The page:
Patient Information
Haemorrhoids are a group of vessels in the anal canal. They are frequently responsible for bright red painless bleeding from the anal canal. This can happen if they are scratched, or if they become enlarged – usually from sitting for too long on the toilet and straining to pass a motion. Haemorrhoids tend to become smaller and bleed less if a high fibre diet is adopted.

Too much straining can lead to the haemorrhoids hanging a bit below or just outside the anal canal. This can lead to them being scratched, or them enlarging, either of which can lead to bleeding.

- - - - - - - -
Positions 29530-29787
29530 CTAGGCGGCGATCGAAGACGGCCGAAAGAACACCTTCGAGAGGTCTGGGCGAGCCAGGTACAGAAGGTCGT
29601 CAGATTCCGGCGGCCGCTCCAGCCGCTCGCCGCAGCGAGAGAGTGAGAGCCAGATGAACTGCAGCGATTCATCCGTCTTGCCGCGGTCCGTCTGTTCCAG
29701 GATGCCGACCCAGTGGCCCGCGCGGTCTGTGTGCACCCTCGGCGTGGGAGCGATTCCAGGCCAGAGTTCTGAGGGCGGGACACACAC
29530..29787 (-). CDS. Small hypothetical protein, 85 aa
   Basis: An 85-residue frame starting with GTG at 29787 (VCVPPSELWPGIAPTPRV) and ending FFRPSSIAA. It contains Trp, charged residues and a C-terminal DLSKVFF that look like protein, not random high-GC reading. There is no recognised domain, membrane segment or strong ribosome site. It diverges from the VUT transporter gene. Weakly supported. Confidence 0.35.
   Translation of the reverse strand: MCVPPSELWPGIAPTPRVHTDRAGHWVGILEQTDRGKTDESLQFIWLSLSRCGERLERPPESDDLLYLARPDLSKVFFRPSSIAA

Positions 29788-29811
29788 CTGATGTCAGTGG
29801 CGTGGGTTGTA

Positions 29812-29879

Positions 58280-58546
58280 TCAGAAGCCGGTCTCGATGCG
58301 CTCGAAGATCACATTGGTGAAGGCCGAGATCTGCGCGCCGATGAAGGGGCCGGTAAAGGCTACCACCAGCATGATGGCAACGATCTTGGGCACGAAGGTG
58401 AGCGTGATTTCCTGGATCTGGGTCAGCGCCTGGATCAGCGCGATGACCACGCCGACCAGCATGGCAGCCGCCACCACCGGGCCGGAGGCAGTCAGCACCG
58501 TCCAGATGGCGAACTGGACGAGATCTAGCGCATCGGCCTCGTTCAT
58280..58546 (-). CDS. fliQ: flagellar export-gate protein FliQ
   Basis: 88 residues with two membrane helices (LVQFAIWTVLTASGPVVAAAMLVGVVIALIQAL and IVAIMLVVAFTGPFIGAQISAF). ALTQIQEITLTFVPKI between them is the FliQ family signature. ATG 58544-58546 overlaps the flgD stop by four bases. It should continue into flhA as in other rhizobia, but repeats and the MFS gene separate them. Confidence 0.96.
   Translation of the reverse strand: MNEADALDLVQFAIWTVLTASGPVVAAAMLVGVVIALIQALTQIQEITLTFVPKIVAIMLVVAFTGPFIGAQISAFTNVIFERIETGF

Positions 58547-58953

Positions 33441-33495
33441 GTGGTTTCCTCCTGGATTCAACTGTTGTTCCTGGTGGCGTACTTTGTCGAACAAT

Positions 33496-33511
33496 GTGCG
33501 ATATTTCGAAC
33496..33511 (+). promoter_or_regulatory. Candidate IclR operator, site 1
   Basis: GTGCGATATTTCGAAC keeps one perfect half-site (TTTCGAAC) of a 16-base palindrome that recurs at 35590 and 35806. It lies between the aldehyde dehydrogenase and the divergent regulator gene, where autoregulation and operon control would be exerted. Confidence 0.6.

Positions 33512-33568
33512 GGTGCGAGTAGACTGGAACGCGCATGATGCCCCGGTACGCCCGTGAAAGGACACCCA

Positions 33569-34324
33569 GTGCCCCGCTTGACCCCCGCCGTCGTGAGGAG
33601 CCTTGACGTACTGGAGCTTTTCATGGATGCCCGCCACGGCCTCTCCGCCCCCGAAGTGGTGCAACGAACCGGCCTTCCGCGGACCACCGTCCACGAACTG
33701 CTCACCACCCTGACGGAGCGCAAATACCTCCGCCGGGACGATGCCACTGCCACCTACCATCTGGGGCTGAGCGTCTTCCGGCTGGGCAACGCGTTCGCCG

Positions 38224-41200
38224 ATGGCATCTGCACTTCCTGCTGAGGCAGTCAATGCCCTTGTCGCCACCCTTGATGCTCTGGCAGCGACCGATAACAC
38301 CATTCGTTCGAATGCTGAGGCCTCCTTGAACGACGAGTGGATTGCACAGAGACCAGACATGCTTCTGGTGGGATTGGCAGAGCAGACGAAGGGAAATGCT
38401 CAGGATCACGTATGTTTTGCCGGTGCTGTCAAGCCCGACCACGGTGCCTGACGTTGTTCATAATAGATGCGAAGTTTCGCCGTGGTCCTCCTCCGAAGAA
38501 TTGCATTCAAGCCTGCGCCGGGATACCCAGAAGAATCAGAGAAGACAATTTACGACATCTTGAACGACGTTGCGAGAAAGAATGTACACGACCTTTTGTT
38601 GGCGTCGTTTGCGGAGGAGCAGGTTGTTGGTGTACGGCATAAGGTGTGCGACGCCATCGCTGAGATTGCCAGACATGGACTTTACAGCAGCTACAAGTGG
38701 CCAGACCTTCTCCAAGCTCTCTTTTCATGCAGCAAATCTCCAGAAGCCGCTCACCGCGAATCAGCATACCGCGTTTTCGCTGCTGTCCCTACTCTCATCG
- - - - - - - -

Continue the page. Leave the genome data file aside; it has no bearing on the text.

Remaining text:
Only on the rare occasion that haemorrhoids prolapse very badly do they cause pain.

Minor haemorrhoidal symptoms usually get better with a high fibre diet, mainly because it leads to less time spent on the toilet.

Further bleeding can be decreased by either banding or phenol injection of the haemorrhoids.

On rare occasions haemorrhoids need to be excised or hitched up and sutured.

It is not possible to distinguish haemorrhoidal bleeding from a colonic or rectal cancer bleeding so this leads to most people with bleeding from the bottom needing to undergo a colonoscopy.